CHAPTER 3 APPLICATION OF THE QUALITATIVE RESEARCH PROCESS
This chapter orientates the reader to the chosen research paradigm, and demonstrates that the entire study has coherence across the research purpose (Koch et al., 2014:133; Singh, 2015:133). Therefore, this chapter provides a detailed description and justification of the research methodology adopted to guide the study. Literature is used to provide a sound basis for the qualitative research methodology (Marshall & Rossman, 2016:7). The justification of the methodology flows from the research question, which links with the research goal including the research and task objectives.
Research methodology refers to the strategies, blueprint, set of decisions, and procedures that guide the choices researchers make in carrying out a study (Carter & Little, 2007:1317). It provides justification for the methods of a research project, and guides the research process to ensure that appropriate ways and means are followed. Research methodology is largely informed by the research question (Lapan et al., 2012:72).
In the next section, the researcher presents the qualitative research paradigm within which the study was conducted. A detailed justification and application of the research approach are included as well as a discussion on the application of the adopted research design, namely the phenomenological, explorative, descriptive, and contextual research. The presentation also addresses the research design with accompanying justification for selecting the sample, sampling methods, preparing participants for data collection, data-collection tools, pilot test, data analysis, and trustworthiness of the overall design.
Research approach This study was conducted within a qualitative paradigm. Although qualitative research has a rich history in the social sciences, it has often been criticised by quantitative researchers for not being sufficiently scientific (Singh, 2015:267). It is therefore mandatory to justify its scientific credentials (Hood, 2016:160). Qualitative research has developed an identity of its own by adopting diverse approaches, which seek to explore and understand human experiences, perceptions, and behaviour (Richards, 2009:148; Holland & Rees, 2010:71).
Participants in study were engaged in a meaningful manner to gain a holistic picture of their life experiences since qualitative research acknowledges that there is no single truth (Moule & Goodman, 2014:173). Furthermore the researcher approached the cohabitees in their natural setting, thus enabling them to describe and explain their experiences of being in cohabitating relationships (Gibbs, 2007, x; McLaughlin, 2007:36).
In certain instances, a qualitative approach is adopted when the research question does not clearly indicate the data required to provide an answer (Richards, 2005:34). This approach was deemed appropriate for this study as it allowed the researcher an opportunity to examine changes over time, understand people’s meanings, and adjusts to new issues and ideas as they emerged (McLaughlin, 2007:36). Participants were able to construct their social reality around their lived experiences in cohabiting relationships (Koch et al., 2014:132). A qualitative approach was further deemed appropriate for this study due to its ability to discover important aspects of cohabitation that would be easily overlooked and missed in a quantitative study (Schmidt & Brown, 2015:229).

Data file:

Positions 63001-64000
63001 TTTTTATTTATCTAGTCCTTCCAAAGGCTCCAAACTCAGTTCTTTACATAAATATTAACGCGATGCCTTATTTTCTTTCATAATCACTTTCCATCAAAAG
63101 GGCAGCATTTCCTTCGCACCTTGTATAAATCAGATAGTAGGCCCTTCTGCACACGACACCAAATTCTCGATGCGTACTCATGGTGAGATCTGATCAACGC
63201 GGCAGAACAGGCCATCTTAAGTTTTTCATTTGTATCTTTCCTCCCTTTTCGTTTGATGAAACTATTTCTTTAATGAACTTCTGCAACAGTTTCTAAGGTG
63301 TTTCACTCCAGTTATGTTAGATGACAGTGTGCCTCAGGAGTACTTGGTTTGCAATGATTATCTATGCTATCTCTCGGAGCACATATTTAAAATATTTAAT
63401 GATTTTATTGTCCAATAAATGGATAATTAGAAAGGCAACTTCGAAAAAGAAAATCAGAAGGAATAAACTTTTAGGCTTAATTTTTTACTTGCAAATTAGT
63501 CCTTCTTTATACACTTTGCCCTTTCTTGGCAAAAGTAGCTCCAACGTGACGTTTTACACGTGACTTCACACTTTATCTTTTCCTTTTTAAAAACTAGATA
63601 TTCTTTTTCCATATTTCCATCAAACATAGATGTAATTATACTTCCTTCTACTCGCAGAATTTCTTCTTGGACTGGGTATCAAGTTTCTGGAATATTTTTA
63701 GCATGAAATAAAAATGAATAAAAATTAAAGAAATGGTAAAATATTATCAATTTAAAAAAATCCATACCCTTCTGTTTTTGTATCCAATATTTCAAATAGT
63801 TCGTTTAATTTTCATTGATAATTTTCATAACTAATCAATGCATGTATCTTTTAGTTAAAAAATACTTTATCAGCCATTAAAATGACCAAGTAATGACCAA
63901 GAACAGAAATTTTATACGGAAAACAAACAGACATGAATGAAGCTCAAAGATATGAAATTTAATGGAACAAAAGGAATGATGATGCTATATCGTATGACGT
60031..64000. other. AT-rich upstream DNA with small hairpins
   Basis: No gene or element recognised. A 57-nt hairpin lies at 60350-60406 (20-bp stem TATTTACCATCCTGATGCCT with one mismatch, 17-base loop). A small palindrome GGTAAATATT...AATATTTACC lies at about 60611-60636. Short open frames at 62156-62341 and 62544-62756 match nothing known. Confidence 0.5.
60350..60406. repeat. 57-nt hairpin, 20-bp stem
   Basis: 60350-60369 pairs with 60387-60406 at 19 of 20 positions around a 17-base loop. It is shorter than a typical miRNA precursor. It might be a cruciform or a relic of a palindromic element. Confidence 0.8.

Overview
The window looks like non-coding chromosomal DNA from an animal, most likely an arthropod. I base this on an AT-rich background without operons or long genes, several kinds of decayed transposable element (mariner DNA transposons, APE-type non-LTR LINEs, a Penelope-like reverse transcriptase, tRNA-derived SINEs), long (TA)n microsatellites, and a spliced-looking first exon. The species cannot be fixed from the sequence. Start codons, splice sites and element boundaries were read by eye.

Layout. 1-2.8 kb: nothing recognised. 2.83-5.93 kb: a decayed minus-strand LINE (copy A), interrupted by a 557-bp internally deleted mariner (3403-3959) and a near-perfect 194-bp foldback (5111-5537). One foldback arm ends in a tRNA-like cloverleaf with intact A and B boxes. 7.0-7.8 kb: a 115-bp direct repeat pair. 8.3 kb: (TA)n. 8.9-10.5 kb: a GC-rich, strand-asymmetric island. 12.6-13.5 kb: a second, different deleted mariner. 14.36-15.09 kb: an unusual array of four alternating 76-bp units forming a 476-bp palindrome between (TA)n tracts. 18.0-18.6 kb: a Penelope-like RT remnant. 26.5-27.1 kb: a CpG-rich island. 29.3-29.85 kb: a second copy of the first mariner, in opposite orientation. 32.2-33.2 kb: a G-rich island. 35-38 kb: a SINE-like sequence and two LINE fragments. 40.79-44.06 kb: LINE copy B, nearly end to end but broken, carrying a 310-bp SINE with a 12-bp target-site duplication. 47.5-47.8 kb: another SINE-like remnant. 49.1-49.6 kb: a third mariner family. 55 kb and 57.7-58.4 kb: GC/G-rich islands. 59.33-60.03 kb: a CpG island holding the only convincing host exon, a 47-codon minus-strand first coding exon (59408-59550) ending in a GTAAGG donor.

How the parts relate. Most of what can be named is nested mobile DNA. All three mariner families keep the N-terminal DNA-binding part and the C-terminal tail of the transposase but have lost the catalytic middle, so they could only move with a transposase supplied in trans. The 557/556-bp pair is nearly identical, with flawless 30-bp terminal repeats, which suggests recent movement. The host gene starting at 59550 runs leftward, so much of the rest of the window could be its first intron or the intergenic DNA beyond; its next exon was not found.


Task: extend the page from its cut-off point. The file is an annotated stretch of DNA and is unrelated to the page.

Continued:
Qualitative researchers are viewed as co-participants in discovering and understanding the realities of the phenomenon under study (Lavoie, MacDonald & Whitmore, 2005:299). As is the case in a traditional research approach, participants were considered subjects of the study who did not have any control over the research process. Nonetheless, the researcher involved them in data collection, and sought to build relationships and credibility with them. Throughout the interviews, the researcher was mindful of the principle of respecting the participants as experts of their own experiences (Mack, Woodsong, Macqueen, Guest & Namey, 2005:29
CHAPTER 1 GENERAL ORIENTATION TO THE STUDY
1.2 Research question
1.3 Goal and objectives
1.4 Research approach
1.5 The place and role of theory in a qualitative study
1.6 Ethical considerations
1.7 Clarification of key concepts
1.8 Structure of the research report
CHAPTER 2 THEORETICAL INTERPRETATIONS OF COHABITATION
2.2 Commitment theory
2.3 Identity theory
2.4 Social learning theory
2.5 Self-determination theory
2.6 Family systems
2.7 Life course theory
2.8 Fishbein and Ajzen theory of reasoned action
2.9 Soulmate theory
2.10 Financial expectations and family formation theory
2.11 Interpersonal theory
2.12 Symbolic interactionist theory
CHAPTER 3 APPLICATION OF THE QUALITATIVE RESEARCH PROCESS
3.2 Research methodology
CHAPTER 4 FINDINGS ON CIRCUMSTANCES PRECEEDING COHABITATION OF THE PARTICIPANTS
4.2 Biographical profiles of the participants
4.3 Discussion of findings and literature control
CHAPTER 5 FINDINGS ON THE EXPERIENCES OF PARTICIPANTS SINCE COHABITATION
5.2 Theme 2: Participants’ reflections on their experiences of cohabiting relationships
CHAPTER 6 FINDINGS ON COHABITEES’ CONFLICT MANAGEMENT STRATEGIES AND SUGGESTIONS FOR SOCIAL WORK INTERVENTION
6.1: The participants’ accounts of how they resolve challenges
6.2: Participants’ viewpoints on professional support by social workers as well as aspects to be addressed by social workers
CHAPTER 7 LESSONS FOR SOCIAL WORK INTERVENTION AND SUGGESTIONS FOR PRACTICE
7.2 Lessons drawn from the research findings
7.3 Suggestions for social work intervention
CHAPTER 8 SUMMARIES, CONCLUSIONS, AND RECOMMENDATIONS
8.2 Summary of the previous chapters
8.3 Conclusions based on the research process
8.4 Conclusions based on the research findings
GET THE COMPLETE PROJECT
Cohabitation in the context of changing family practices: Lessons for social work intervention